The Habilitation Of A Congenital Quadruple Amputee

Edward T. Haslam, M.D. Joan Hayden, O.T.R. Jean Dutro, L.P.T.


This colored female born on November 23, 1962, was first seen in the Juvenile Amputee Clinic at the Crippled Children's Hospital in New Orleans on November 22, 1963. The patient was the eighth of nine children delivered at term to a mother then 30 years of age. There were no unusual illnesses during pregnancy, and the only medication taken was Gantrisin, during the last trimester. The child was said to weigh four pounds at birth and was noted to have absence of both arms at or above elbow level and absence of both lower extremities.

Our initial impression was that this patient had a transverse hemimelia (elbow disarticulation type) of the right upper extremity, a transverse hemimelia of the distal third of the left humerus, and bilateral amelia of the lower extremities. A rudimentary toe was present on each buttock. The child was otherwise in excellent health but could not be hospitalized for prosthetic treatment until she was weaned.

At 16 months of age she was admitted to the hospital and was fitted with a plastic laminate socket attached to a wooden platform with four wheels, and with bilateral upperextremity prostheses. A special two-position outside-locking elbow hinge was used on the longer right side (Fig. 1 ). Training objectives at this point were to establish the patient's mobility in the wheeled socket, using the prostheses for propulsion, with the elbows in nearly full extension, and to accustom her to eating "finger foods" with the right elbow in maximum flexion.

Mobilization Training

The initial phase of mobilization training consisted of passive movements of the upper-extremity prostheses by the therapists to bring the arms through the range of motion necessary to contact the floor and propel the cart. This introductory exercise was followed by active motion on the part of the patient. As a result of this activity, it was found necessary to drill air holes in all of the sockets to increase the rate of heat dissipation. The tip of the left mitten terminal device was too soft to permit propulsion and was promptly replaced with a Dorrance 10AW split wafer hook similar to the one on the right. Since the right elbow unit was lighter than the left, the child was pulled off balance when she attempted to propel the cart. This difficulty was corrected by filling the right forearm shell with a plastic laminate material.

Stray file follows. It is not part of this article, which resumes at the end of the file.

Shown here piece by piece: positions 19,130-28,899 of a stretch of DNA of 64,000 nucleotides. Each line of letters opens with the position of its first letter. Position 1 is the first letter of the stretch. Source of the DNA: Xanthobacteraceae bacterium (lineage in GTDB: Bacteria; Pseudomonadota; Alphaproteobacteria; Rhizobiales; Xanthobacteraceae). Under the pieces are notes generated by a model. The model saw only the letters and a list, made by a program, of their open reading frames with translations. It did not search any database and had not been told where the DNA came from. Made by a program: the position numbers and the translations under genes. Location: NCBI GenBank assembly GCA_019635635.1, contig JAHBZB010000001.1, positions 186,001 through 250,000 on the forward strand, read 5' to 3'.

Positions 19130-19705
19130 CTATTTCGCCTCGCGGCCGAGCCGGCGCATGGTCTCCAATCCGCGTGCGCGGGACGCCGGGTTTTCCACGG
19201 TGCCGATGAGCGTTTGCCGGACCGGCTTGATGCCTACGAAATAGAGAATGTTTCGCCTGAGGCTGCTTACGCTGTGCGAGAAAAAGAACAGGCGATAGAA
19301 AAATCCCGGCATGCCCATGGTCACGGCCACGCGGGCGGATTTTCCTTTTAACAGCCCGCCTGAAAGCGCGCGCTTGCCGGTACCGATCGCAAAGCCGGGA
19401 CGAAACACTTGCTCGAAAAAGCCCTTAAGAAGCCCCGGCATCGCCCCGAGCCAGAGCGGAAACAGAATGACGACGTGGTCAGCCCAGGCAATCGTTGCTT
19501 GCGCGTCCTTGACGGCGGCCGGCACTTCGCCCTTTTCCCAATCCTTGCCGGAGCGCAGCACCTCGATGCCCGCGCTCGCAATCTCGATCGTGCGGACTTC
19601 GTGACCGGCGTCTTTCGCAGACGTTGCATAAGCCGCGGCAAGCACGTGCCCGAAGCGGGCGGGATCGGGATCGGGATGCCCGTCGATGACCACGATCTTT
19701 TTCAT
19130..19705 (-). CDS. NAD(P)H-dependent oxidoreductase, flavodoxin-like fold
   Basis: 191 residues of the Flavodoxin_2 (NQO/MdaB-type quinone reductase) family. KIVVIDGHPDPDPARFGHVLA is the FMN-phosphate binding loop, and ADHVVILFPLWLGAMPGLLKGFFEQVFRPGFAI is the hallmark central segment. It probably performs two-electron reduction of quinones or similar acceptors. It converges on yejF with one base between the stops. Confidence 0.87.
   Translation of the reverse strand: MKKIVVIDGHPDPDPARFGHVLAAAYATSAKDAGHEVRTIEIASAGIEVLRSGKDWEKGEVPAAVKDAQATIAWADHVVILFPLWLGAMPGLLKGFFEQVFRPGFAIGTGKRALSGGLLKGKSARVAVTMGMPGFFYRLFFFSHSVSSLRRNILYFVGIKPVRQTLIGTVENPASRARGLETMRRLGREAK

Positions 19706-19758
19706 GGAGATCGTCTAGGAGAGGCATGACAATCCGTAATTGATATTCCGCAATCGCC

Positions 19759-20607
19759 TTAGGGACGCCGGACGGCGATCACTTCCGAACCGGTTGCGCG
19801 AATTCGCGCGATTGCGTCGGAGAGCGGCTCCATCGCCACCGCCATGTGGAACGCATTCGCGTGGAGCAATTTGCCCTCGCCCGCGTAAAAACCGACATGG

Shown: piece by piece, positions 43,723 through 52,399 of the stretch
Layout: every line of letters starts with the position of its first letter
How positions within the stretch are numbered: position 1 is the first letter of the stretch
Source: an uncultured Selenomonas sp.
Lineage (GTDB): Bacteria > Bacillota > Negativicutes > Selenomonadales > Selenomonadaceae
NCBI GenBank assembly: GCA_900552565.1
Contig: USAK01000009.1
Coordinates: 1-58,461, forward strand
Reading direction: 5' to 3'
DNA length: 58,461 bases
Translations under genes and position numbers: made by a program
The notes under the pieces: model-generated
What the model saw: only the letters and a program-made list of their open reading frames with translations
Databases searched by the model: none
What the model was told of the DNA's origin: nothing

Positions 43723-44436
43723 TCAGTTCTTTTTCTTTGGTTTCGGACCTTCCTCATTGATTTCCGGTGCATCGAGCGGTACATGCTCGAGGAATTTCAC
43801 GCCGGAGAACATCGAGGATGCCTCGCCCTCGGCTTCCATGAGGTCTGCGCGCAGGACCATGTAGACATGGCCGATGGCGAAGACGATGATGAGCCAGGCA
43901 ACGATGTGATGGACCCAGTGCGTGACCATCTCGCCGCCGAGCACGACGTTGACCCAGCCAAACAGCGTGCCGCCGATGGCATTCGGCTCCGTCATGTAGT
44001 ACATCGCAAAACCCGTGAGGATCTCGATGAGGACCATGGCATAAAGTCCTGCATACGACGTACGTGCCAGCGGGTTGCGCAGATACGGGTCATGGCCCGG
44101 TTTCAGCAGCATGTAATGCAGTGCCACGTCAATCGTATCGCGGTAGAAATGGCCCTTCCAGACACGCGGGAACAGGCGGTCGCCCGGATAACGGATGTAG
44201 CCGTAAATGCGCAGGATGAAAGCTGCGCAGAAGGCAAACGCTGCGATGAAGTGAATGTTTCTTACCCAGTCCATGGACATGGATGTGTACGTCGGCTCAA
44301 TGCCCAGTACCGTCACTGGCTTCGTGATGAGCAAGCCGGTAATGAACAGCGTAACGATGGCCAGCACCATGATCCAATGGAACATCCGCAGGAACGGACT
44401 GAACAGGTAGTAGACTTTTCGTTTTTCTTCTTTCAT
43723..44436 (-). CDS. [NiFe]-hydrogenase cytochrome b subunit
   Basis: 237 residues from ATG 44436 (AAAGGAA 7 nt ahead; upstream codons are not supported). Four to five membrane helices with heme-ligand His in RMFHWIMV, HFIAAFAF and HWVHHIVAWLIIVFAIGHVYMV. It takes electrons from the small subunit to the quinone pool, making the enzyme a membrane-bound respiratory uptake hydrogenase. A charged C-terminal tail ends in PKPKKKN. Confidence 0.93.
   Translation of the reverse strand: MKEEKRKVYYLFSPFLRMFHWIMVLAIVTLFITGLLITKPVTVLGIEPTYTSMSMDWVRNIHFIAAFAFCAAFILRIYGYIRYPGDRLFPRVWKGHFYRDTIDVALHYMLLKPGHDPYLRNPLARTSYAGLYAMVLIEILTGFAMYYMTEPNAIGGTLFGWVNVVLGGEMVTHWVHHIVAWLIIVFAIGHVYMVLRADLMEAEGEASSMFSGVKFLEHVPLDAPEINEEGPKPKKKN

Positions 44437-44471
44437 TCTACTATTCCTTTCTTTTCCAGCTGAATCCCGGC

Initially the child preferred to push herself backward; therefore the wheels of the cart were reversed, the swivel wheels being shifted to the "front" and the straight wheels to the "rear." This arrangement made it easier for her to turn corners and propel herself forward. A tendency of the cart to tip over when the child pushed rapidly was controlled by attaching a strap from the back of the pelvic socket to the elastic back strap of the upper-extremity shoulder saddle harness.

Attempts to teach the child to swing through on the prostheses without the cart were unsuccessful because of pain in the axillae. After three and a half months in the hospital, the patient was discharged, being able to feed herself "finger foods" when the right prosthesis was positioned for her and to push herself about in all directions in the wheeled cart.

Terminal Device Training

At 21 months, both Dorrance 10AW split wafer terminal devices were activated, and control training was initiated on the right with the elbow in extension. The child independently initiated terminal device operation on the left, this initiative being encouraged. Training techniques consisted of simple play activities appropriate to her age. Some attempts were made at self-feeding, but they were not completely successful. She was discharged home for one month, but apparently the prosthetic equipment was not worn while she was away from the hospital.

At 23 months of age, the child was readmitted to the hospital. The above-elbow sockets were replaced, and the right elbow was changed to the standard Hosmer unit and activated for voluntary operation. Because she had not used the equipment at home, retraining was necessary. Control training was promptly accomplished. Self-feeding was reinstituted and accomplished with ease.

Since the child lived in a rural area more than 200 miles from the hospital, numerous readmissions for replacement of the equipment and additional training were necessary. During the interim periods at home, however, the prostheses were used and invariably required cleaning and repairs on read-mission.

Replacement Devices

At two years nine months, the terminal devices were changed to Dorrance 99X hooks and the left elbow was activated. A new plastic socket on a larger platform was constructed, with a cutout for the rudimentary digits on the buttocks. The child developed the ability to propel herself over rough ground, grass, and cement, as well as on smooth surfaces, and showed increasing skill in bimanual terminal device use.

At the age of three years two months, further training in the activities of daily living was given, but it was found that the patient was unable to don or doff the above-elbow prostheses unassisted because of difficulty in fastening the buckle closure. The buckle was replaced with Velcro (Fig. 2 ), and she learned to apply her own equipment lying supine on the floor to don the prostheses and then securing the Velcro closure with her teeth. Velcro was also used to hold the pelvic socket door open (by an attachment to the front left corner of the platform) when she transferred in and out of it.

At this time the patient developed low back pain, but X-rays did not indicate any pathology. However, she was apparently not getting good ischial weight-bearing. The socket

was redesigned to solve this problem, and her symptoms cleared up. As she became increasingly active, crossed safety straps were added to keep her in the cart (Fig. 3 ).